Helping the Empathetic Individual

Working in a helping field can feel like a roller coaster…with all of the twists and turns, ups and downs of leading with empathy for others perils. Within the arena of helping not only are you presented with the immediacy of services but also presented with holding onto the experiences of those being served. As such experiences build upon themselves (via intensity and frequency) the trauma worker, in particular, can experience what is known as vicarious trauma.

Vicarious trauma by definition: is the emotional residue of exposure that counselors have from working with people as they are hearing their trauma stories and become witnesses to the pain, fear, and terror that trauma survivors have endured (American Counseling Association).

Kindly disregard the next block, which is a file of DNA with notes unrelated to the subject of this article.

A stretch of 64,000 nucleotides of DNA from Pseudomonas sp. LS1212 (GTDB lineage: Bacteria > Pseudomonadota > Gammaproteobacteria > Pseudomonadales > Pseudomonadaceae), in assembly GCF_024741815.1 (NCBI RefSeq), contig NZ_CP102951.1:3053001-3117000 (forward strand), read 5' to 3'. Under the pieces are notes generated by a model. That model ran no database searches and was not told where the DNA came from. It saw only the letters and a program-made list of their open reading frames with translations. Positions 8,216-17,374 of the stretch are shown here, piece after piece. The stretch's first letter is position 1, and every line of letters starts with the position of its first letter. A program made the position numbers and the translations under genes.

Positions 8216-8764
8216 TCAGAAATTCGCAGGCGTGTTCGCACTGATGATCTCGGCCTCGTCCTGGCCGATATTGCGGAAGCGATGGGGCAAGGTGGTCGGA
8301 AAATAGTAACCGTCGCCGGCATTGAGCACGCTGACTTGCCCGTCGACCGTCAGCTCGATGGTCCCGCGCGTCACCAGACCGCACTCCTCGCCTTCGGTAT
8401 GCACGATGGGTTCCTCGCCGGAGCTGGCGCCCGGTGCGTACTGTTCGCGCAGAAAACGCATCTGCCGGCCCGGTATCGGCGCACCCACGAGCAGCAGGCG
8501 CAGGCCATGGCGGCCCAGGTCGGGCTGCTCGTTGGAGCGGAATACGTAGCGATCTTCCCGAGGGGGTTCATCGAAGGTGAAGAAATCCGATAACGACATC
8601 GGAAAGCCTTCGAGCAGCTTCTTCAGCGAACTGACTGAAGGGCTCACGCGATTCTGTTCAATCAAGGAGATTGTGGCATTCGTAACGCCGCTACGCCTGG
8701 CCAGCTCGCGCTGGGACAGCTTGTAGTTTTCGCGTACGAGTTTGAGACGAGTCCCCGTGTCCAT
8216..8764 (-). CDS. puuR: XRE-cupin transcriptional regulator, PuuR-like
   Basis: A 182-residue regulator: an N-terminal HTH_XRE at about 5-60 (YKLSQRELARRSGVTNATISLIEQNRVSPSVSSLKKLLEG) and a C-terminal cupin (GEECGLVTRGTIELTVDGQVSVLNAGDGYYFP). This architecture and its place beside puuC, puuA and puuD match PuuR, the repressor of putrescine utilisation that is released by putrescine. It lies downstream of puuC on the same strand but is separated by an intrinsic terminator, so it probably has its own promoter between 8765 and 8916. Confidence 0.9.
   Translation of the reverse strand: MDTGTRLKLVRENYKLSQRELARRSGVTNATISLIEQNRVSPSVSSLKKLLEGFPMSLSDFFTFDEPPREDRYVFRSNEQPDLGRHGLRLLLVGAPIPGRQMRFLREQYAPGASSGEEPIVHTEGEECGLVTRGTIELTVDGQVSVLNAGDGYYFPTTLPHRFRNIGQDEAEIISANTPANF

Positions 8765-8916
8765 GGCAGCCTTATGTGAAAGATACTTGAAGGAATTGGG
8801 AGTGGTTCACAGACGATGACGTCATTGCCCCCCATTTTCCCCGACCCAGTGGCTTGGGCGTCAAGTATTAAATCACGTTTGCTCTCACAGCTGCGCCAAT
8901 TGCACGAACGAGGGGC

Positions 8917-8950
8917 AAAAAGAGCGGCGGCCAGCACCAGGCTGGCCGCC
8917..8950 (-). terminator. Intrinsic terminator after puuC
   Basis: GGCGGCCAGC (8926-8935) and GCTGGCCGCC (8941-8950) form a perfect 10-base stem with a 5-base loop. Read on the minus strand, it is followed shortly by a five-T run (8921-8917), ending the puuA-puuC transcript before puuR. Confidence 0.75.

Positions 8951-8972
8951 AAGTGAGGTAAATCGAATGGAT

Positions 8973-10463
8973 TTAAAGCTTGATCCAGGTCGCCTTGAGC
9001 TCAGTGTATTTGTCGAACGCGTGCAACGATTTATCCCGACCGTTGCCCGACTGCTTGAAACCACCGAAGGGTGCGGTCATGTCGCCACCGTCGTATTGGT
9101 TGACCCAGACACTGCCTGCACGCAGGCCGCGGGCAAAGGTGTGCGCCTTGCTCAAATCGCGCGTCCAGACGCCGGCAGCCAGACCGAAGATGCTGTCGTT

Not to be confused with burnout (which can lessen or disappear via self-care or changing job positions), vicarious trauma or compassion fatigue results from an absorption of the experiences reported by clients; to the point of feeling numb or demonstrating persistent arousal in the face of expressed trauma. 

Why understanding vicarious trauma becomes important in the helping field is that it not only has the potential to impact your professional life but your personal life as well…as the ability to “turn off” the exposure to the trauma details does not happen once you clock out for the day.  While there are many avenues for addressing the symptoms of vicarious trauma building a system to prepare, manage and thrive in spite of the trauma experiences presents as the most helpful. Being proactive in anticipating/protecting oneself as well as addressing and transforming the pain of vicarious trauma presents as the key to change the impact of the trauma exposure. Recognizing that helping others does not alleviate you from helping yourself is an important tool within the helping field…as we are humans helping humans, building upon empathy and care for the greater good to thrive.

Rachael Zutty